The U.S. labor shortage is reaching a critical point


#21

I have never understood why we should count as unemployed someone who is too lazy to look for work? I mean how difficult is it to get to the local library and search on monster or indeed. You might even be able to do it on your Obama phone, or are they Trump phones now?


#22

That all depends on how the unemployment figures are to be used.

If the unemployment figures are to be used to gauge the overall health of the US economy, then every person not working is a relevant data point, regardless of their reason for not working.

If the unemployment figures are to be used to develop public policy toward the unemployed or toward employers, then we should only count those who are willing to work but have been unable to find that work.


#23

Nope, we can’t ignore those who need gainful employment but are not actively seeking it.


#24

Who determines who needs gainful employment? There are many reasons why people are not in the labor force so who determines which reasons are legitimate?


#25

I agree that we should be interested in why people are not in the labor force. This is something for whom our current data is woefully inadequate. But like you said it is irrelevant to the question of the unemployment rate.


#26

I said specifically for the purpose of setting public policy - like establishing worker training programs. If someone is too lazy to work when he could work, the presence of worker training programs is not going to change that.


#27

I agree, govt funding training programs are not the answer to anything.


#28

Do you think we should get rid of the GI bill?


#29

No, that is a contracted employment benefit, very different.


#30

We can always get rid of it for future enlistees and let them take care of their own training and education.


#31

Only those who have actively looked in the last 4 weeks are counted in the top of the line unemployment number, the publicized one that makes the government look good. A far more accurate picture is only gained when one does the deep dive into the numbers. The number I prefer is the labor force participation rate which is still significantly down from its peak before the 2008 crash. This rate gives weight to those analysts calling this the weakest recovery ever. This number gives a truer idea of what’s going on out there and helps to lay out the reasoning behind open borders being such a terrible idea at this point in time.

Another aspect of this: in skilled job markets, age discrimination is still actively practiced by a lot of companies, even today. Especially in IT. The large companies have very good lawyers who know how work around the laws against this practice which ultimately ends with the layoff candidate forced to sign a non-disclosure, non-disparagement, total indemnification agreement in order to receive any severance payment. I know a few people over 50 who are trying to get back in, but they can’t get hired. Not even to their former companies. Almost all companies want under 40 and want to pay them less.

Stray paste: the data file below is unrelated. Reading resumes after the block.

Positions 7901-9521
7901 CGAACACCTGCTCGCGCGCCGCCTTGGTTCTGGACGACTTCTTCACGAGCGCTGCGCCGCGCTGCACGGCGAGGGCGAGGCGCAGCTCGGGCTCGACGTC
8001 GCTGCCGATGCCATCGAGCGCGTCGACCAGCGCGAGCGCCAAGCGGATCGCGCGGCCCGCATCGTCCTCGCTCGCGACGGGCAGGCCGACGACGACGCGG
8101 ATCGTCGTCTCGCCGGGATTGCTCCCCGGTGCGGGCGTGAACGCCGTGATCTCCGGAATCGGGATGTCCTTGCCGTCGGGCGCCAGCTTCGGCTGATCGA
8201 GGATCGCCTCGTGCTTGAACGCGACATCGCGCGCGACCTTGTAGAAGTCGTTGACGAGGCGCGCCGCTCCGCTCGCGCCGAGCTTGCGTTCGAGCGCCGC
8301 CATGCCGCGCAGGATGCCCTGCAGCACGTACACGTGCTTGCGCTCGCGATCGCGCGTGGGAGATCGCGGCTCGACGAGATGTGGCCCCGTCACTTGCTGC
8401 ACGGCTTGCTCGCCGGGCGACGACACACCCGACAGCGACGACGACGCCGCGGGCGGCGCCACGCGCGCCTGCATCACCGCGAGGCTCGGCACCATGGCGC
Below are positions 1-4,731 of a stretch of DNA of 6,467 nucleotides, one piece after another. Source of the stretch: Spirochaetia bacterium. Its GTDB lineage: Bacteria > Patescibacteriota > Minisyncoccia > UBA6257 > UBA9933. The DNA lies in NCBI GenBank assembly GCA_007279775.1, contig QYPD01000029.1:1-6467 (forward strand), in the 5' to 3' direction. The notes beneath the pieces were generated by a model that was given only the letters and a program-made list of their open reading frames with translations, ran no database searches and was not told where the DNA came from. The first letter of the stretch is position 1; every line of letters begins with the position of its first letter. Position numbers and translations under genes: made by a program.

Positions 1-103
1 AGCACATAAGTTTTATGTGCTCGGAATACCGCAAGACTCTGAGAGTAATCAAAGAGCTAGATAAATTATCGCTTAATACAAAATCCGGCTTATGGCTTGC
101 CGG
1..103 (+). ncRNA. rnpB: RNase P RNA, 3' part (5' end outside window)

So again, don’t talk to me about relaxed borders, let alone open borders at this point in time.


#32

Also a very good way to lose a large portion of your potential pool of recruits. A very large percentage of military recruits are enticed by education benefits and list them as a primary or secondary reason for their enlistment. I think paying for education is the least we can do when asking guys to volunteer to get blown up into little tiny pieces for everyone else.


#33

The are not the answer to the specific problem I mentioned, but they can have a role for different problems.


#34

Or we could just give them cash and let them make their own decisions what to do with it.


#35

Sure we could do that. I think it’s a benefit that is very attractive to new recruits though. After a couple years of low skilled work and fairly disciplined living, I also expect they make good use of the education opportunity. Much more so than giving it to the same unemployed person before they joined the service.

There is an idea, maybe applicants to current retraining programs should complete a sort of boot camp and do a year of very low paid community service work.


#36

Countless ways, chief among them redistributing wealth from the rich to the poor.

Yeah there are. Why would you think there aren’t?


#37

People coming in want gardener AND sheet rock jobs.


#38

Supposedly not.


#39

To whom do you wish to redistribute how much of the wealth of the rich?


#40

No, those are the jobs that are easy to get without documentation.

I wish to distribute most of the rich’s wealth to the poor.


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